So I think one of the things that you’ve done is be quite creative in your blog posts. You’ve done some brilliant blog posts recently. 

 We’re talking about blog posts. Talk to us about your process and your thought process of creating those blog posts, because you haven’t just done the standard what is pinot grigio? You’ve done some really playful things as well.

Belinda Austin: Yeah, for me, it was part of the course where I discovered it was the linking of social media, driving people to your website, getting them to stay on your website for a decent amount of time. And so that’s the approach that I’ve been taking the last 12 months while I’m trying to be building the brand, knowing that I can get long tail keywords, but I can’t get those top ‘buy pinot gris’. 

So I’m not getting it. So for us, it was connecting with people online, and giving them some fun content. So I was looking at it other day, and our most visited blog posts was our wine quiz. So what type of wine are you?

Kate Toon: I love a quiz. Yeah.

Belinda Austin: Our star sign, star wine for your star sign. Just things like that where it’s taking the seriousness away. And then I’ve got ones that rank higher, such as pinot gris versus pinot grigio. So I’m trying to get that balance between getting content that ranks, as well as content that people click through, stay on the website, learn about our brand. So it’s been a really nice sort of journey to take them on.

Kate Toon: I love that. So they kind of the what, when, who, how ones are really great for the whole featured snippet thing, get the featured answers, but the other ones, they do build that relationship perfect for your audience. 

And I think one thing that I’ve noticed that you do really well as a brand, is you do build the relationships with people on all social media platforms. So you have conversations with people, you share fun stuff, you respond to people. It feels like you’re physically there, and it feels like it’s really you. 

And that’s something that Dan Murphy’s can’t do. No disrespect Dan Murphy’s if you’re listening, but we all know that Sue is an intern in their social media marketing team. Sue is not the woman who’s out waiting for her husband to come home after squeezing grapes all day, squeezing, treading, I don’t know. You know what I mean.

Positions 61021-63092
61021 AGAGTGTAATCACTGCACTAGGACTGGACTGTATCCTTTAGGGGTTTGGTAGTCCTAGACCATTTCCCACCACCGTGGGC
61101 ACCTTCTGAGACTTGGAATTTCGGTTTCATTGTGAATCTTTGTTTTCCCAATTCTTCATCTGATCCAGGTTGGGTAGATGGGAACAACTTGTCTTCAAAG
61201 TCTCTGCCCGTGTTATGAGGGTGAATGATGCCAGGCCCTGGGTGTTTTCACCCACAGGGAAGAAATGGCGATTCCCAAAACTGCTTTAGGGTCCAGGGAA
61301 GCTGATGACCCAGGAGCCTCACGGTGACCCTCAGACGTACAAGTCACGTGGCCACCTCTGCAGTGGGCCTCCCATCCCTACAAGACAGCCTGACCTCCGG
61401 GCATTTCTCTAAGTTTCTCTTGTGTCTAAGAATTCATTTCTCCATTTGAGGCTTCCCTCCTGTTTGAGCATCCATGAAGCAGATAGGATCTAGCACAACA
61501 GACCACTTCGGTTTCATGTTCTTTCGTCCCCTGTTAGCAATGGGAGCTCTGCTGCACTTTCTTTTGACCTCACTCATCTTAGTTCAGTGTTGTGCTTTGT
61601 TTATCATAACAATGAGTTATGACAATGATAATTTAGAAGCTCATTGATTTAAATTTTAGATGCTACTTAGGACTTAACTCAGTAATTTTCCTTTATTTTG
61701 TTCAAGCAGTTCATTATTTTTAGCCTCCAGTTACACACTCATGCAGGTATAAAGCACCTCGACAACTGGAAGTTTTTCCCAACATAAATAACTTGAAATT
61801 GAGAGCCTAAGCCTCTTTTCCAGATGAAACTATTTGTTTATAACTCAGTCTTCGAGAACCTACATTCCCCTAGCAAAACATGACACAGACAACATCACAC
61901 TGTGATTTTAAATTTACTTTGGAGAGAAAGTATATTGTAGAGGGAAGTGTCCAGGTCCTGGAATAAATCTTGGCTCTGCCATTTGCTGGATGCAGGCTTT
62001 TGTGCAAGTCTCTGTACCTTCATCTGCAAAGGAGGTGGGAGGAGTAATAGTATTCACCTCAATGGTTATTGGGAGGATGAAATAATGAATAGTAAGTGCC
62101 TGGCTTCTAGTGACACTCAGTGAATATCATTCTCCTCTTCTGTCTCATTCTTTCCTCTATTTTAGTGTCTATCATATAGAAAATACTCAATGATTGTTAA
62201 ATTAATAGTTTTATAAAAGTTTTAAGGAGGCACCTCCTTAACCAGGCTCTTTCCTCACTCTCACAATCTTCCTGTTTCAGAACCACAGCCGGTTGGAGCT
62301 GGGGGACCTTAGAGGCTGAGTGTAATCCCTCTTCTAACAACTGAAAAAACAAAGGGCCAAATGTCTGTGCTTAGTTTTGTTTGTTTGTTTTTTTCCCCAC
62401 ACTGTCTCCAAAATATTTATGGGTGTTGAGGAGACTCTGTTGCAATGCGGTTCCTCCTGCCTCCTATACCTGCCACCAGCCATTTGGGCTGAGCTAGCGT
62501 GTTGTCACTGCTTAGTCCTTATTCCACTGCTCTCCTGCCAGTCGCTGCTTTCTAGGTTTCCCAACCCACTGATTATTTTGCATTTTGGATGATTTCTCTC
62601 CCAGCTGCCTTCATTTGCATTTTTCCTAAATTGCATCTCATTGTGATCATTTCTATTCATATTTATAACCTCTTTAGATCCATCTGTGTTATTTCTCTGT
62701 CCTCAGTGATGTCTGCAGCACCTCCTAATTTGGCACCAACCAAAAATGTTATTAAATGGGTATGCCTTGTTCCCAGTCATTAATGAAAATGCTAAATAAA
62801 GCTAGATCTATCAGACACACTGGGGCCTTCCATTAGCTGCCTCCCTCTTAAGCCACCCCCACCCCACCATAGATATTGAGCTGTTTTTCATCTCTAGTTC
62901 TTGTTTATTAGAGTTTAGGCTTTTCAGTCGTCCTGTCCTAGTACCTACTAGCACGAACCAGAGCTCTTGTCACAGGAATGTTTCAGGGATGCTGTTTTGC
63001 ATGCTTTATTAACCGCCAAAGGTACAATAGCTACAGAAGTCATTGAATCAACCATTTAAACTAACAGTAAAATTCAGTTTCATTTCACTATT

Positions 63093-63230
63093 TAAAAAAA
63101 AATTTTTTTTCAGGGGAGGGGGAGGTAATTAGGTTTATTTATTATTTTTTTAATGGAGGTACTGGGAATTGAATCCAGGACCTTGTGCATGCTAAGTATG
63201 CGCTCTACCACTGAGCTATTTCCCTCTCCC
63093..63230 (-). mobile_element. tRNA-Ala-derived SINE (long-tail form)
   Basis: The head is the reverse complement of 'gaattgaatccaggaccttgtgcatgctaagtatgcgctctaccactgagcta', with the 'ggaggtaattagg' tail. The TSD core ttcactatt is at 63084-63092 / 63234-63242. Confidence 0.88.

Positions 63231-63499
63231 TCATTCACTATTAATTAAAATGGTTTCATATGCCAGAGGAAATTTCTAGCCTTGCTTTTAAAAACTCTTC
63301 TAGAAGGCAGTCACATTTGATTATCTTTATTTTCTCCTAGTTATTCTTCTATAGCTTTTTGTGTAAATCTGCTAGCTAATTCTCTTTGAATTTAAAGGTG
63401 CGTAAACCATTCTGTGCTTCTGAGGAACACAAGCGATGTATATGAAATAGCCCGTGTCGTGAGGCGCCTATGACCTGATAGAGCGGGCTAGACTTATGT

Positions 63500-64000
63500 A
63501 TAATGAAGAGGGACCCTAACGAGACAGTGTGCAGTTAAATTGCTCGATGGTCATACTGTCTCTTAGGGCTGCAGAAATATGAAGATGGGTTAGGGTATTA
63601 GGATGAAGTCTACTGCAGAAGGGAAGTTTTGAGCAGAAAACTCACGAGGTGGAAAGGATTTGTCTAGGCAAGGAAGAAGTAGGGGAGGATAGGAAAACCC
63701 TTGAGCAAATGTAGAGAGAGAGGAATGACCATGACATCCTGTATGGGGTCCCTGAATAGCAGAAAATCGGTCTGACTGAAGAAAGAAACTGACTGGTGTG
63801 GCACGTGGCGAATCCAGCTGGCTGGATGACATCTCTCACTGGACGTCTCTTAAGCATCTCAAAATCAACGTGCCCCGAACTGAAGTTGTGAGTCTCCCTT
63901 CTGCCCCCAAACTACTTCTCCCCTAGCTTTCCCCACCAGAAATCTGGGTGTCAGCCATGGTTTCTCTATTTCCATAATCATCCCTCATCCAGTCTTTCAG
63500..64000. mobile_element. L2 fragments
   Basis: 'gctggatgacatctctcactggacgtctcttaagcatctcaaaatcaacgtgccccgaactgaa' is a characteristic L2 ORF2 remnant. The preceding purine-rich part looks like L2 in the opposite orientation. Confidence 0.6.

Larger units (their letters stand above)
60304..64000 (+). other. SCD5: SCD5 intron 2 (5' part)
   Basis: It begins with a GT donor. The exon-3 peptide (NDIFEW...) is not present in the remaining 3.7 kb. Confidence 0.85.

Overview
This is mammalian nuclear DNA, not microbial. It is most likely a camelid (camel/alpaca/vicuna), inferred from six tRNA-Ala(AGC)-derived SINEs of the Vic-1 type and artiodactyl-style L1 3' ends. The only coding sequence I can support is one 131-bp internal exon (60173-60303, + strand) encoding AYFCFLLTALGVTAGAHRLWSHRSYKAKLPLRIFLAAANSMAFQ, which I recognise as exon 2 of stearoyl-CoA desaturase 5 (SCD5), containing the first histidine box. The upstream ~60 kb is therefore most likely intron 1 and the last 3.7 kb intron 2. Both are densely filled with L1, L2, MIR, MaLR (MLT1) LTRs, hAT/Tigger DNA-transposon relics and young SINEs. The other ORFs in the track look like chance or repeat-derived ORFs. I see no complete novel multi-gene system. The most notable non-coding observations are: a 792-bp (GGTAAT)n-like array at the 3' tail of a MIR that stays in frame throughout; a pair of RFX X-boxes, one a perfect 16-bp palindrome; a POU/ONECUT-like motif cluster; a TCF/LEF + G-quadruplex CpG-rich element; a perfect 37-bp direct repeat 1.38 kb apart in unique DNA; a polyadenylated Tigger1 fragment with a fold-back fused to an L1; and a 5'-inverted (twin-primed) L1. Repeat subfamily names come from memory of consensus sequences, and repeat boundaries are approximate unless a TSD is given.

Belinda Austin: I’m going to say squeezing from now on.

Kate Toon: Yeah, Scott’s been squeezing grapes. So what are some big, I mean you’ve talked about the one big change there in terms of your blog strategy and social, are there any other big things you’ve done? I mean I think we can talk about a bit of a website redesign.

Belinda Austin: Yeah. So for the 6Ft6… Yeah, so I did the website redesign that’s when I was in the course with you. I redesigned the website, which made it much more user friendly. And it’s now starting to pay off. Particularly the blog posts I did while I was in the course, and I was being very particular. They’re now ranking quite well (laughs)… Like, “What is prosecco?”.

Belinda Austin: So I’ve done that. I’ve also just designed a new website for our Austin’s brand, which has been really good to start from scratch with the learnings.

Kate Toon: Get that all, because we talk a lot in the course about the difference between a service site, and an ecom site, and the structure of the navigation and that customer journey, as you said, from first click through to conversion. I think you can see a real evolution in what you’ve done. 

I mean, do you feel that the changes that you’re making are having an impact on your business? I mean, let’s be frank, are they having an impact on your bottom line? You’ve had some pretty amazing sales recently.

Belinda Austin: Oh, definitely. I mean we had our last big sale. So we typically do two sales a year, and that’s just clearing stock because wine is so stock heavy. You invest in it once a year, and then you hold onto it and if you don’t sell through, you’re just like, I need some cash, let’s keep it moving to the next vintage to come along. 

But we decided that we wanted to stop doing sales and strategy for us. We wanted to stop doing them long term and build more of a premium brand. So we had our last sale, and that was in June this year. And the stuff I learned from the SEO course and the Digital Masterchefs helped me incredibly, that we had a six figure sale in two days.

Kate Toon: Woo hoo!

Belinda Austin: Yeah, it was incredible.